SECTIONS

Deadline: KCSE candidates have until April 1 to apply for courses

Ngara Girls' KCSE candidates, 2019. [Boniface Okendo, Standard]

Time is running out for the more than 800, 000 KCSE candidates sitting the examination to select courses they wish to study in universities and colleges.

Kenya Universities and Colleges Central Placement Service (KUCCPS) has set April 1, as the last day that all the candidates have to submit their degree and college selection details to the government.

KUCCPS Chief Executive Officer Dr Mercy Wahome has urged school principals to ensure all their candidates’ choices of various degrees, diplomas or certificate courses are uploaded onto the agency’s system.

In an interview, Dr Wahome said more than half of the schools had by last week, uploaded the course application forms that students filled out before the exams began.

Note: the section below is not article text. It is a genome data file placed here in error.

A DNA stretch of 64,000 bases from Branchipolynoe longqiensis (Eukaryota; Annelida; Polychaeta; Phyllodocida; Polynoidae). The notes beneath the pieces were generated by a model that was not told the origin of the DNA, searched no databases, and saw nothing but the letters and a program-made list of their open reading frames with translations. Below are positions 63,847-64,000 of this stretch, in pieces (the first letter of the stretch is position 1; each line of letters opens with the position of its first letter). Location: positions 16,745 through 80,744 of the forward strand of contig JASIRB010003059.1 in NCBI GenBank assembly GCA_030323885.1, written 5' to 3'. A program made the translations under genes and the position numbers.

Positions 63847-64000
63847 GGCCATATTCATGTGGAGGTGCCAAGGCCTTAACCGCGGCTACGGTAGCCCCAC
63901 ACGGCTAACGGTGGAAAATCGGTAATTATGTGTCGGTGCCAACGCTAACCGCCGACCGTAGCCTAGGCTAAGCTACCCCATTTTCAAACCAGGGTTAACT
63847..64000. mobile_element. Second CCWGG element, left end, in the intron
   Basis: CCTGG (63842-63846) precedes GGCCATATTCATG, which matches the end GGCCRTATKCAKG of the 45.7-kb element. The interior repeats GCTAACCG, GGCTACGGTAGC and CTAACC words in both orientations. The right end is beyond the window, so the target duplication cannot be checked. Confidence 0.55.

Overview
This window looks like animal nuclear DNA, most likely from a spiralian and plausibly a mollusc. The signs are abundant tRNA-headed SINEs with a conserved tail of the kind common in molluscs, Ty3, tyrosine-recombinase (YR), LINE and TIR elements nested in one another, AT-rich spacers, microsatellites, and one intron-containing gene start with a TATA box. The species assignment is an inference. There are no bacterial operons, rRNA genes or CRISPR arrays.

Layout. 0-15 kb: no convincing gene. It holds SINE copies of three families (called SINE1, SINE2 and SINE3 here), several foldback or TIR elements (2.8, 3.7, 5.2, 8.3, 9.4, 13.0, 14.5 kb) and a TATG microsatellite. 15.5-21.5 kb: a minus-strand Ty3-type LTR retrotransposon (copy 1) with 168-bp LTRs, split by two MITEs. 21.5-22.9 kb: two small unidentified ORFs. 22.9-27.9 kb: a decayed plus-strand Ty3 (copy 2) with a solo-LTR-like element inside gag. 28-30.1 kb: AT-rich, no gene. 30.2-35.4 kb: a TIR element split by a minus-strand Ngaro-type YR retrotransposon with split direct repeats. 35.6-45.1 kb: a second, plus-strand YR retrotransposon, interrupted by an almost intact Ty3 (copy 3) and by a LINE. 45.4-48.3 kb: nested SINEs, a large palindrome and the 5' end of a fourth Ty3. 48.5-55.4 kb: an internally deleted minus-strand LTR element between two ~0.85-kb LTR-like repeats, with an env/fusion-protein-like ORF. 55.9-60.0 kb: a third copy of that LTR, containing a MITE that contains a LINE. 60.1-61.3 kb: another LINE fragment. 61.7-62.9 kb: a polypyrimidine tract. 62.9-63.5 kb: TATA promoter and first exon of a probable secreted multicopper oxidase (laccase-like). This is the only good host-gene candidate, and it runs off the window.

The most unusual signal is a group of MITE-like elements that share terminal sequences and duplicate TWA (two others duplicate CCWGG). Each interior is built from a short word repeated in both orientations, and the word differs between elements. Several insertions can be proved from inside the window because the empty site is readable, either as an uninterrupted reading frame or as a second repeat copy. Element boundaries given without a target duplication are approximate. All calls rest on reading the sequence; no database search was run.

She noted that students will be given an opportunity to revise the courses once the results were released.

“We have vacancies in both government and private institutions for all the candidates sitting the exams. We do not have a shortage of colleges, universities,” she said.

It is a requirement for all candidates sitting Form Four examinations to apply to KUCCPS for courses they wish to study in universities and middle-level colleges.

Secondary schools’ principals are expected to compile the students’ choices for degree, diploma, certificate and artisan courses and submit them to the placement agency through an online portal.

All schools are therefore supposed to create an account, where principals apply for students’ placement to universities or colleges. Only the principal can submit the school applications and not individual students.

Last year, out of the 10,437 schools that presented candidates to the 2020 national examination, only 2,505 helped their students to make course applications.